- Red Flag Rules Blindside Retailers, But Extension of Compliance Deadline Helps
- May 15, 2009
- Law Firm: Proskauer Rose LLP - New York Office
Last month, we blogged about whether the Red Flag Rules apply to medical care providers. According to the FTC, they may also apply to retailers.
The Federal Trade Commission’s recently released “how-to” guide says that the Red Flag Rules apply to “retailers that offer financing or help consumers get financing from others, say, by processing credit applications.” However, most retailers have been caught off guard by this interpretation, since they are not accustomed to being considered “creditors.” Fortunately for them, in the nick of time for the May 1st compliance deadline, the FTC extended the deadline to August 1, 2009, giving retailers time to put their policies in place in a thoughtful and reasoned manner.
The Red Flag Rules require covered entities to implement a program to detect and respond appropriately to signs of identity theft. For a retailer that processes credit applications, this would mean, as an example, detecting situations in which a customer may be attempting to apply for credit using another person’s identity.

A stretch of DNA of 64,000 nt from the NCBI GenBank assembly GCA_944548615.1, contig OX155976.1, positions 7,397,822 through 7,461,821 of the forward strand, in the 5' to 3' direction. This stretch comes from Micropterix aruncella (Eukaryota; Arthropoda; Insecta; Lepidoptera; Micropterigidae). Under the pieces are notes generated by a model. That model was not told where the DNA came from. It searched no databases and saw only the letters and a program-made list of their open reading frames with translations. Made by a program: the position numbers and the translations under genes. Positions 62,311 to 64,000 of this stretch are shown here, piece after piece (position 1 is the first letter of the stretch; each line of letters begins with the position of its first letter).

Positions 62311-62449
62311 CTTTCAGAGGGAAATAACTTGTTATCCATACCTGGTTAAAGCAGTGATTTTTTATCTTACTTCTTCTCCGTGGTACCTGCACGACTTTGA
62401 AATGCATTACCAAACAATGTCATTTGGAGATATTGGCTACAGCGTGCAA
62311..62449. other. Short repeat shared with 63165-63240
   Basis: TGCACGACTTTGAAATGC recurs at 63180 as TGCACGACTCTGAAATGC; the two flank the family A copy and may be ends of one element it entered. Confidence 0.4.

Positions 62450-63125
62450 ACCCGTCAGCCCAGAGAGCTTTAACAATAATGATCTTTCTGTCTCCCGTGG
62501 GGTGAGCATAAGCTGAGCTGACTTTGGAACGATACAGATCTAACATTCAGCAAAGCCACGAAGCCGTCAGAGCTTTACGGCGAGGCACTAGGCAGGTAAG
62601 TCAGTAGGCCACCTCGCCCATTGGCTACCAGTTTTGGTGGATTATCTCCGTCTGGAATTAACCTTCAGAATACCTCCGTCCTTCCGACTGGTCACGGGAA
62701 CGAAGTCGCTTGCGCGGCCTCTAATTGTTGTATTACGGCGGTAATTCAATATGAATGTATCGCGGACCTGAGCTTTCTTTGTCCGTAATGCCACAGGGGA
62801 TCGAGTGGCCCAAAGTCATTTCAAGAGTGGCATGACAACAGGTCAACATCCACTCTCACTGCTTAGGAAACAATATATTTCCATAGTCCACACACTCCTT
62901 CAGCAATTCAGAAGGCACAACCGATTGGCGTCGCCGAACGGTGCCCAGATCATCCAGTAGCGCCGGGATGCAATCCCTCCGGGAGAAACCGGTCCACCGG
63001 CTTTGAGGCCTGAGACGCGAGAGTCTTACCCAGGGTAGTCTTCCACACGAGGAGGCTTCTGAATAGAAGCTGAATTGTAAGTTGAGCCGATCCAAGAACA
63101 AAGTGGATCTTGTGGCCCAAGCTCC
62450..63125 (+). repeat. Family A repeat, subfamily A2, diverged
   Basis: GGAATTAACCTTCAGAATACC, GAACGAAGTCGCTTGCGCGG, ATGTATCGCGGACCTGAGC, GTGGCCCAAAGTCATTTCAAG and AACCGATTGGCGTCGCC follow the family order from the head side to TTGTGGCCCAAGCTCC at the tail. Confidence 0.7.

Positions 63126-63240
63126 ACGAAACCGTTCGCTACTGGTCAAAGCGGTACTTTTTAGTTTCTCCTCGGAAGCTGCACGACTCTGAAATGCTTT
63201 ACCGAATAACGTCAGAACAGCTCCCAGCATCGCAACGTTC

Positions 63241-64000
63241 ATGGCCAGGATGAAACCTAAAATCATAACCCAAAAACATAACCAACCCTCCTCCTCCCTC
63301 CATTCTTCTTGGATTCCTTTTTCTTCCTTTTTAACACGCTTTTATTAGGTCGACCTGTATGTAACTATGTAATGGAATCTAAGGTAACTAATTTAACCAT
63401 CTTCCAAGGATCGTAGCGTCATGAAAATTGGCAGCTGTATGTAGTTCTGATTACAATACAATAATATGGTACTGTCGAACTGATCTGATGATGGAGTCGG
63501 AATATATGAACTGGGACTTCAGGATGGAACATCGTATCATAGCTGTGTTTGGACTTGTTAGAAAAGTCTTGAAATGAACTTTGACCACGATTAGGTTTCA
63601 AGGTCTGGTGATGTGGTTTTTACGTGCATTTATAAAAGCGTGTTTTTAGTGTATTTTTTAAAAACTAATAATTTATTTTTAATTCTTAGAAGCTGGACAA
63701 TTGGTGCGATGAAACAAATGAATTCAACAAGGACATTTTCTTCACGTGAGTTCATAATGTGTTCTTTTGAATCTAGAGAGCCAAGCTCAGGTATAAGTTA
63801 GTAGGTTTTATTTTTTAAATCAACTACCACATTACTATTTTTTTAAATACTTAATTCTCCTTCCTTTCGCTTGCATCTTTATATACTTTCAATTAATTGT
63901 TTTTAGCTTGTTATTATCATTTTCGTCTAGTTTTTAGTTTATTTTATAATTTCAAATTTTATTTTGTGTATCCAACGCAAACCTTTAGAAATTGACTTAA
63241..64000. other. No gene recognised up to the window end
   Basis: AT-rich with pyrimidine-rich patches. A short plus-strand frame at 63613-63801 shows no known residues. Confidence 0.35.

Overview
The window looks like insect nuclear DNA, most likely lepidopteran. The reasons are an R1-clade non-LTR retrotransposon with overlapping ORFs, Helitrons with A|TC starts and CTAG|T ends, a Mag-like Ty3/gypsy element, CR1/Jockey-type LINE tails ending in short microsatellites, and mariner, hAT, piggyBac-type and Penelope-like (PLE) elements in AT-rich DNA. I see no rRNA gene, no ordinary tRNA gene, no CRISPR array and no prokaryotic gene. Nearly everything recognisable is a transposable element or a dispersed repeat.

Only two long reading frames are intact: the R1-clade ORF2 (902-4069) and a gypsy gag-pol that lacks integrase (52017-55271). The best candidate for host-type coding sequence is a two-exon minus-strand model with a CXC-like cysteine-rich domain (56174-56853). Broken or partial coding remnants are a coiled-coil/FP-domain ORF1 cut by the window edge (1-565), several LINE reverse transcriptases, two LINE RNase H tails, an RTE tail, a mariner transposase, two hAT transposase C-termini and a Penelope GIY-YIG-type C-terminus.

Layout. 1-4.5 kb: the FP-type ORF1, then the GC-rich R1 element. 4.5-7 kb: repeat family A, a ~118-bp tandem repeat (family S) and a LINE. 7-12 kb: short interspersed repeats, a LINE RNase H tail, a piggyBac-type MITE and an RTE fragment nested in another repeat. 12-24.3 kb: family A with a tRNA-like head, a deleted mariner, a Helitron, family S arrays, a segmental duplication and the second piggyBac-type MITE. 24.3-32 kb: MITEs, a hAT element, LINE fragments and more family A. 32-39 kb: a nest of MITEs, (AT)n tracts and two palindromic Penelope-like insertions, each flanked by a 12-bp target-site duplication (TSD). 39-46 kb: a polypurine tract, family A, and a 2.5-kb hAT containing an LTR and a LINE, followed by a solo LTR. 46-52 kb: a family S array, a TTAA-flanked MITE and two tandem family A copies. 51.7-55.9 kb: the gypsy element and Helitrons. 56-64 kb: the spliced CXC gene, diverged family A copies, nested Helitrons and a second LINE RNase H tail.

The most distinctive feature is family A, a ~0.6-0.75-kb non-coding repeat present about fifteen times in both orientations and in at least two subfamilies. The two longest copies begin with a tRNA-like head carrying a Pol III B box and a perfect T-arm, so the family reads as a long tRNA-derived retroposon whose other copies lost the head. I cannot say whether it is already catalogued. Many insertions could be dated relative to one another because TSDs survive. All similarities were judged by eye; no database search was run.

The FTC has reiterated that a covered entities’ red flag program should be “risk-based,” so if there is a relatively low risk of identity theft given the way the retailer processes credit applications, the red flag program can be simple. That said, there still needs to be a program in place.
As an example, where a retailer does nothing more than receive credit applications from customers and pass them on to a partner bank, the retailer could implement a program that includes, among other things:
- Checking customers’ photo IDs when they apply for credit
- Requesting multiple forms of ID
- Training employees to know how to spot a fake ID
- Following the guidelines for authenticating applicants provided by its partner bank
- Documenting these procedures in writing, and training employees accordingly
The more involvement a retailer has in the processing of a credit application, the more robust its red flags program ought to be.